Before ballasting I needed to glue down the platform - thus far it has not been in fixed, and was in two pieces, which was convenient for working on. However, the fixing of the slabs had caused a slight curvature to the 3mm foam-core platform pieces, so I needed to be sure it would lie flat. Gentle working between the fingers got the pieces flat before they were stuck in place with PVA. Clearances were double-checked with some larger locos to ensure the position was correct, and the larder raided for some weights to ensure it stayed fully flat while the glue set.
Sunday, 11 April 2021
Ballasting isn't most people's favourite job, in fact it is rather tedious, but worth taking a little time as it covers a significant part of most layouts. I use fine granite ballast, I got a big bag many years ago and I'm still working my way through it.
The area to be most careful is around the moving parts of the points, my approach here is to carefully apply neat PVA around the tie bar area positioning it with a screwdriver tip or something, making sure it is well clear of the tie bar, then add stones. This is left to dry before ballasting around it, the idea is the carefully positioned stones form a protective "dam" around the tie bar area.
Since the baseboard is foam-core board it was easy to cut a drainage ditch between the platform and loop roads. Because of the steep sides I applied neat PVA and stones first here too.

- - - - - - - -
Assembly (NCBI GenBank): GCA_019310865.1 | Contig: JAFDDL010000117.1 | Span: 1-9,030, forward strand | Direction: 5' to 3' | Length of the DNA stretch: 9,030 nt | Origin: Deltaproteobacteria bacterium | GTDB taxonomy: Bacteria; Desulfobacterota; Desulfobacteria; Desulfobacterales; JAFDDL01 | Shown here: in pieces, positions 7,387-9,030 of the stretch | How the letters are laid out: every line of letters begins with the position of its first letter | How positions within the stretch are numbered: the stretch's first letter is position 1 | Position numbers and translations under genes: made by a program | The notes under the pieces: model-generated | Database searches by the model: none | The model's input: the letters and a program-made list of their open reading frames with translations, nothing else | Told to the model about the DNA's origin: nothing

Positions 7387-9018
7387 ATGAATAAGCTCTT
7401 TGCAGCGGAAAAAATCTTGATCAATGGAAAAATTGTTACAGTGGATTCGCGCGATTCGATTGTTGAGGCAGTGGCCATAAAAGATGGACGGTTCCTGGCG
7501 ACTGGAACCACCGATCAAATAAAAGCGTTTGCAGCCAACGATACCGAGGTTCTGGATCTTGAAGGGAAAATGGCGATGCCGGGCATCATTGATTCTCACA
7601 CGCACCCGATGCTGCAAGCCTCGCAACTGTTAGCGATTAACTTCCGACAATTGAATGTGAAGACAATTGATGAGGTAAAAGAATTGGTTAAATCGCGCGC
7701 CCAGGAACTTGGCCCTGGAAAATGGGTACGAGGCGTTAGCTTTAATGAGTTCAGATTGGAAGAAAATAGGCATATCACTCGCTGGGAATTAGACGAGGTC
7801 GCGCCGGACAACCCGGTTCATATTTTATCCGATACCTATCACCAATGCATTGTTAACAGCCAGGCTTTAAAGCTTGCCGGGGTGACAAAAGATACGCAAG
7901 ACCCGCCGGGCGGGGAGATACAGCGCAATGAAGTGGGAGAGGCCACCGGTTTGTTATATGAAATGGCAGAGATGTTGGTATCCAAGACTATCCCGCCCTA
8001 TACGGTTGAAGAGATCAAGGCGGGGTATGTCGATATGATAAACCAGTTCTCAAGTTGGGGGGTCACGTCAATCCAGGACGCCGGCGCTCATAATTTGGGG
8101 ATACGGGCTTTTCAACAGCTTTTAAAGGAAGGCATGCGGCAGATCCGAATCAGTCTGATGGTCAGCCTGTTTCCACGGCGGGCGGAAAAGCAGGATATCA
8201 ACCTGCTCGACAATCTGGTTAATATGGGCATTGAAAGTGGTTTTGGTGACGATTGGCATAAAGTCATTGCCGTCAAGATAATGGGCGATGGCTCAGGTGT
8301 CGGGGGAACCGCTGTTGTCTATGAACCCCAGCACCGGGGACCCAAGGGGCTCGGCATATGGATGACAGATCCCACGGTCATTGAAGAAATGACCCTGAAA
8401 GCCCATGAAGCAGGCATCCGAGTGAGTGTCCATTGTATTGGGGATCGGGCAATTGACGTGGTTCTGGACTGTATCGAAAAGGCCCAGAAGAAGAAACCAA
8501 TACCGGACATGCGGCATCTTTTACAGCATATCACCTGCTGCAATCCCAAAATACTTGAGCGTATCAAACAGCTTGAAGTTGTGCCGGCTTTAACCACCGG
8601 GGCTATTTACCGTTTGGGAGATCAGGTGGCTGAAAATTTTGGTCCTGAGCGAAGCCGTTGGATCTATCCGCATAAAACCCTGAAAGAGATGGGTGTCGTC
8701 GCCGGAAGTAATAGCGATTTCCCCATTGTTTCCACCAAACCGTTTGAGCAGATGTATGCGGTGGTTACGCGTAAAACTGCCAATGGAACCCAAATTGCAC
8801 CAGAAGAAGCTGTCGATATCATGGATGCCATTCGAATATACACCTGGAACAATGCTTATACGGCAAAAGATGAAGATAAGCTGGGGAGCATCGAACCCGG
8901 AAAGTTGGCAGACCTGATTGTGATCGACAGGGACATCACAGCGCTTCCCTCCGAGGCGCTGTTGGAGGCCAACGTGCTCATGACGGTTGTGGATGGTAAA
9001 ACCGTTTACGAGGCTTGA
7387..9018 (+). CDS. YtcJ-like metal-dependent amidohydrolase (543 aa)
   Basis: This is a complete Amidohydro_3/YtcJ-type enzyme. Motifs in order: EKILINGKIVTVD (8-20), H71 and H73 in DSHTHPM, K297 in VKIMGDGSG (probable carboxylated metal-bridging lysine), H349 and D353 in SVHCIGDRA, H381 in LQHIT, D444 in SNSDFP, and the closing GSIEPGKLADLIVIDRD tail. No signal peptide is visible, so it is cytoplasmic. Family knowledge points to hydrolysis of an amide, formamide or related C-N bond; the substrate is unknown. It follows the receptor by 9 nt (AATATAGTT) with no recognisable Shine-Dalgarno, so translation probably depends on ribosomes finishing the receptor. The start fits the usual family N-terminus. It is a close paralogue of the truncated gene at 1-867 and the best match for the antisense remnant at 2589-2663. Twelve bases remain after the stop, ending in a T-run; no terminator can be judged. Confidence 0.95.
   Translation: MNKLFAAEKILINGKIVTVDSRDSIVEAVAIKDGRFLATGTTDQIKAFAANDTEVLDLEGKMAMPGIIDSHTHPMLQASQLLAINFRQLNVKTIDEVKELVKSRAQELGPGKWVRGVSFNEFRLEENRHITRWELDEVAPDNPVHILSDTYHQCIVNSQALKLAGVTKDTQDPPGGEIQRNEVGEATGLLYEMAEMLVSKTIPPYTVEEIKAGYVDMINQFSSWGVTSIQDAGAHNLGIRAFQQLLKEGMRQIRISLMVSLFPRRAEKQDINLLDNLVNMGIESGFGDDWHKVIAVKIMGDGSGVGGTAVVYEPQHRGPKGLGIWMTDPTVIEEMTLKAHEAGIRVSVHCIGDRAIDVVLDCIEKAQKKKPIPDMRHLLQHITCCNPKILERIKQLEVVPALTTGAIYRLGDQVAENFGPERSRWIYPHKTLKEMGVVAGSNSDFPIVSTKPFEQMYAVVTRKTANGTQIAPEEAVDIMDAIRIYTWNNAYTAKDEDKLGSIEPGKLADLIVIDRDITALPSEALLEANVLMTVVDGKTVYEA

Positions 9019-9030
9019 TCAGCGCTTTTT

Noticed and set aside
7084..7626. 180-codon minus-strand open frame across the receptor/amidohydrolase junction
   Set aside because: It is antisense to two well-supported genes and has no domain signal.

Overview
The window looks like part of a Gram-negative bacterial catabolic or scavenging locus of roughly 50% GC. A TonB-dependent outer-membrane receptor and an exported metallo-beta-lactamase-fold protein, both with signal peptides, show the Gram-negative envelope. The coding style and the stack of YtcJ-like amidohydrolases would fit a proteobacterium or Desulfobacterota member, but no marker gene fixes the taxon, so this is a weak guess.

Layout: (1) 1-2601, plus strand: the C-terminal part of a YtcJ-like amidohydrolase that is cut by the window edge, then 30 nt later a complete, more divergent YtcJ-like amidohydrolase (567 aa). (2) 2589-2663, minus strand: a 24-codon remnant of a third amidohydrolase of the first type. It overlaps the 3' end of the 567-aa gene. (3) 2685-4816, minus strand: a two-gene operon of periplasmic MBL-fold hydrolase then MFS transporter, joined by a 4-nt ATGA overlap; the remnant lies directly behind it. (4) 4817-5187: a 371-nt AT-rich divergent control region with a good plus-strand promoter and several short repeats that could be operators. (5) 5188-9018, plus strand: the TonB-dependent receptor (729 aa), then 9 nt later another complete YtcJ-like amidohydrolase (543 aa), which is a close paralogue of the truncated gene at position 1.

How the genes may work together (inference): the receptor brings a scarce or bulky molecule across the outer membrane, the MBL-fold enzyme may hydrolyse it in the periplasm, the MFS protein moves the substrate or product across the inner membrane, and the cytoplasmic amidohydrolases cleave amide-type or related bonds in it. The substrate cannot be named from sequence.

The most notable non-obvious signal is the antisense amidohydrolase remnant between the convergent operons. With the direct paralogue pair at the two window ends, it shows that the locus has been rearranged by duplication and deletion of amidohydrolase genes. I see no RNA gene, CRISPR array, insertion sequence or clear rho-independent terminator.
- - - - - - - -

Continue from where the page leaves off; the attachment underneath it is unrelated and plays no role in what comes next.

The process is well established. I apply the ballast from a tea spoon, tapping it to carefully dispense it where needed, I spread it with a finger and a cheap, stiff, flat brush. Tapping the spoon on the rails helps the stones settle and shakes some off the sleepers, but there is still a need to brush off any stones that remain on the sleepers or up against the rail sides. Next is a vital step - the ballast is wetted with a fine mist of water/IPA mixture, water with washing up liquid works too but the IPA seems to work better. This allows the water to soak into the ballast without disturbing it.
Finally the glue is added, PVA glue diluted about 50:50 with the drop of washing up liquid to reduce the surface tension. I use a plastic dropper and gently drip the glue into the ballast, which shouldn't disturb it and thanks to the prior soaking with water/IPA it is drawn right into the ballast. The tricky bit is seeing which bits have been done, as all the ballast looks wet!
So a slow process I tend to do in small areas at a time, an hour or so in one go is enough. Fortunately this is a small layout, but even so it took four or five sessions. As this will represent a preserved line the ballast needed to be fairly neat, which I've achieved.